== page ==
At the next stage of compiling this e-mail interview, I posed some specifying questions to Vaughan that I wanted him to elaborate on a bit: Should I take it that for the first three listed systems, the source is the Quad CD67 and for the rest, the Garrard 401/SME/V15 combo?
|Is there some sort of contradiction in what you say before and after the dash in the following passage? "I agree with your professor from Yale who defines the parameters well but there are abstract contradictions which one must rationalize into a definite term but which escapes absolute meaning - that sense of absolute rightness which I thought unattainable until I took a serious journey into great audio engineering principles from the past ( Klipschorns of1946, Quad Electrostatics of 1957."
|I don't believe there is a contradiction. What I am expressing in perhaps a less than clear way is that people attempt to label ideas which we accept as a starting point but remain dissatisfied with because some concepts exist beyond words - a smile on the face of a contented audiophile for example. It takes how many words to describe it?
|"Certain system may be more analytical of a bad mix which enables you to hear more - conversely the same system may overanalyze a mix so that the music falls apart - the composition falls apart as in a painting that doesn't seem to work!" What mix are you talking about?
The mix is the mix of the music. Its constituent parts have to be combined to produce music. Yet some components are so analytical that they unravel the performance back to its constituent parts through exposing everything in detail. This demands so much attention that fatigue sets in as though one looked at a pre-Raphaelite painting and tried to absorb its Super Realism. System synergy is reflected by its ability to convey the illusion of a real/live performance.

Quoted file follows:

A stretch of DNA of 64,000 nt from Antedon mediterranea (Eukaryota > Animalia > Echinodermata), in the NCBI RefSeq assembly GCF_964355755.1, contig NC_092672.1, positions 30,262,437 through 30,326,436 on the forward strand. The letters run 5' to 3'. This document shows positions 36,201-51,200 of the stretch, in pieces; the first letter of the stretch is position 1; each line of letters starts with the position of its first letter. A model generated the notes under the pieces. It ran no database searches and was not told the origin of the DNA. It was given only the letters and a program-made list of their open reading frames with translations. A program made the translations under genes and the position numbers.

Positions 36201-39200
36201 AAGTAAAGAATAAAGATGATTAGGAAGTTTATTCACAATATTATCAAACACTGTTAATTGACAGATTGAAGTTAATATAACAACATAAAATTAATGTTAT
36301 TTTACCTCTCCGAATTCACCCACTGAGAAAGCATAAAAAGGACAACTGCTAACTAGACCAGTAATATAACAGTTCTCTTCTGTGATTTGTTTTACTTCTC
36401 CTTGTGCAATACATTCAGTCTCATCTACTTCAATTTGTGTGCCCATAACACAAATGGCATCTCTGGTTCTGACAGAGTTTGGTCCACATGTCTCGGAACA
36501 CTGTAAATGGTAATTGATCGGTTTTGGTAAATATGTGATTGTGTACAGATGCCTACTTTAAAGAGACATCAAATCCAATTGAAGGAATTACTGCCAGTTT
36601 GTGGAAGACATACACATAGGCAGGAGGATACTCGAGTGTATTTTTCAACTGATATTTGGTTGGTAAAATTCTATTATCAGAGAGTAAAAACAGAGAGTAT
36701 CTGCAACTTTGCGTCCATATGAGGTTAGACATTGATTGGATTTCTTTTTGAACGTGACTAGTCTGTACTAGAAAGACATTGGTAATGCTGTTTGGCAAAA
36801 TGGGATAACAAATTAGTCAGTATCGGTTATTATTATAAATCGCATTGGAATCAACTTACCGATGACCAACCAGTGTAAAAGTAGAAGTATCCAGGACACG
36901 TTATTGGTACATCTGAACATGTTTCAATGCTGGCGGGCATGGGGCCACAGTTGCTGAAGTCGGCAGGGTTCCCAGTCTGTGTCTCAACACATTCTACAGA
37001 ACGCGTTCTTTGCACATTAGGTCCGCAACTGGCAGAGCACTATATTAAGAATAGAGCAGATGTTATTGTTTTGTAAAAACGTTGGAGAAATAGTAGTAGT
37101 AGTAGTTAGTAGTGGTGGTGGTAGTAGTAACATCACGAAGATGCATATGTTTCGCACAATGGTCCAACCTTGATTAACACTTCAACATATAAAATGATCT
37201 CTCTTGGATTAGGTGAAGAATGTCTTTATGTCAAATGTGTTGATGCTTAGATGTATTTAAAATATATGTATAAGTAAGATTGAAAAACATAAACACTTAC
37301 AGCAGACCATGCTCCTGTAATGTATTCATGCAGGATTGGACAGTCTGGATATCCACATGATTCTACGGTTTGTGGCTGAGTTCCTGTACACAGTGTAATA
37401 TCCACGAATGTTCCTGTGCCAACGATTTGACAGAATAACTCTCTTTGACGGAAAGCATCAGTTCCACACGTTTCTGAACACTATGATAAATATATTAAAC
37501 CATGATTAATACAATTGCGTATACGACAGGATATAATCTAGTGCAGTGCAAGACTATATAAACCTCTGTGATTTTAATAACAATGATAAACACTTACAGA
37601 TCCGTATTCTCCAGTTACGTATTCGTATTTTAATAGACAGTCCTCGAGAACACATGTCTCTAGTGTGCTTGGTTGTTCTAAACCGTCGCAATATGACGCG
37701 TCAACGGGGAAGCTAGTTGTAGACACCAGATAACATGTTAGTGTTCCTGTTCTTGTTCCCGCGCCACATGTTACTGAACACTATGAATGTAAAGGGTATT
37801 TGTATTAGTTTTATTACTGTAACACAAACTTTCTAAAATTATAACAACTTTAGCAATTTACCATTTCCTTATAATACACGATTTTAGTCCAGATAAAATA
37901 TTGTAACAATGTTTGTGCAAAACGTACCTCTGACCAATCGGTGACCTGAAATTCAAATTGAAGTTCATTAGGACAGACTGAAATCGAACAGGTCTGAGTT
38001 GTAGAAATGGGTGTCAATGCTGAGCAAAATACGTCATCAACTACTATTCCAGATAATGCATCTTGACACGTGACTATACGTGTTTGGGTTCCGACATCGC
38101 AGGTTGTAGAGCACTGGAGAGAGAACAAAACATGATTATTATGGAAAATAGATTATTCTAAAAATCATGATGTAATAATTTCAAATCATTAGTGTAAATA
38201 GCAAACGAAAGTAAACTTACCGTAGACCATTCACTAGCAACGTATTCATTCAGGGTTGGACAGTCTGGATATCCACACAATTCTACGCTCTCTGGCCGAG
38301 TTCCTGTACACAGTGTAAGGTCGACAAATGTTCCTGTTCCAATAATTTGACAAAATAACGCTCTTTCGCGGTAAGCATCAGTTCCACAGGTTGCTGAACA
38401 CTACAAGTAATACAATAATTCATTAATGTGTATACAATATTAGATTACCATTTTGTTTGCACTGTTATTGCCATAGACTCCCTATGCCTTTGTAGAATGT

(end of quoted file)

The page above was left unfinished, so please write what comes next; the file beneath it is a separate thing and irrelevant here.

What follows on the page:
"I never listen to music when I paint as I would then be recording in paint my emotional response to the music which would have to be conveyed to the viewer through an accompanying system as they viewed the painting. Then where would we be? It would have to be the same system to convey every nuance!" Here I'm not sure that I fully understand what you mean, and the same goes for the next passage. "What do they see - colors or the trace of ancestral memories? What is Swan Lake like to a person blind from birth? What do they visualize without a concept of an orchestra? What do they do? However, it however makes no difference to their emotional response. It speaks of life and death in an abstract way, a human/animal ordeal."
|If you paint to music played through a system, then to convey to the viewer how the artist reacted to the music to produce the work would require having to play the same piece of music back through the same system to allow the viewer to enter the world of the artist and his marks.
What I'm trying to suggest is that if a system can convey a sound that produces an emotional response, then it can reach deep into the psyche to release the touched-upon innate self. So if one was blind from birth without a conceptual knowledge of a lake of swans, a great system would unlock a response to it.
In a subsequent e-mail, Warren found the following quotation and felt it was a great statement about the passion great products evoke and that it gets very close to the matters on which we have spoken:
|"In the world of audio, poor or mediocre products are numerous. They go along with larger systems designed to protect and promote trash. Standing apart from these are many 'good' products... which serve us well but can be quickly forgotten as is any worn-out appliance when its service is over. Finally, there are those very few great products, truly realisations on|
|inspiration, which, however obsolete, and though they may have passed from our lives, cannot be removed from our hearts. They are Industrial Art. They enrich our lives. The Klipschorn is one of them."
from ' First Encounter with The Klipschorn ' by David A Wilson ( WAMM Designer )
- Sound Bites : K. Kessler & S. Harris 2005, ISBN : 0-86296-242-0